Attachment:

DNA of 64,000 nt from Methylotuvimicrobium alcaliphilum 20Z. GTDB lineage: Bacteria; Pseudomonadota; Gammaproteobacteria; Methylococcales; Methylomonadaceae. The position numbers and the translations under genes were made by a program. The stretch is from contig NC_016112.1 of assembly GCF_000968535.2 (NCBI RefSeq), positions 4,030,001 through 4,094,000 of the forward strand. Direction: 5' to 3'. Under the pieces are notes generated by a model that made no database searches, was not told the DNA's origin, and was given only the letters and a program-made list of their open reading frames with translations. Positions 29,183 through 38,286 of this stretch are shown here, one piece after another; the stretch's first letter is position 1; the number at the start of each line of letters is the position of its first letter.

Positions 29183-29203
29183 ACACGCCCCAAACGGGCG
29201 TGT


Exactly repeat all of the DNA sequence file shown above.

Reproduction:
DNA of 64,000 nt from Methylotuvimicrobium alcaliphilum 20Z. GTDB lineage: Bacteria; Pseudomonadota; Gammaproteobacteria; Methylococcales; Methylomonadaceae. The position numbers and the translations under genes were made by a program. The stretch is from contig NC_016112.1 of assembly GCF_000968535.2 (NCBI RefSeq), positions 4,030,001 through 4,094,000 of the forward strand. Direction: 5' to 3'. Under the pieces are notes generated by a model that made no database searches, was not told the DNA's origin, and was given only the letters and a program-made list of their open reading frames with translations. Positions 29,183 through 38,286 of this stretch are shown here, one piece after another; the stretch's first letter is position 1; the number at the start of each line of letters is the position of its first letter.

Positions 29183-29203
29183 ACACGCCCCAAACGGGCG
29201 TGT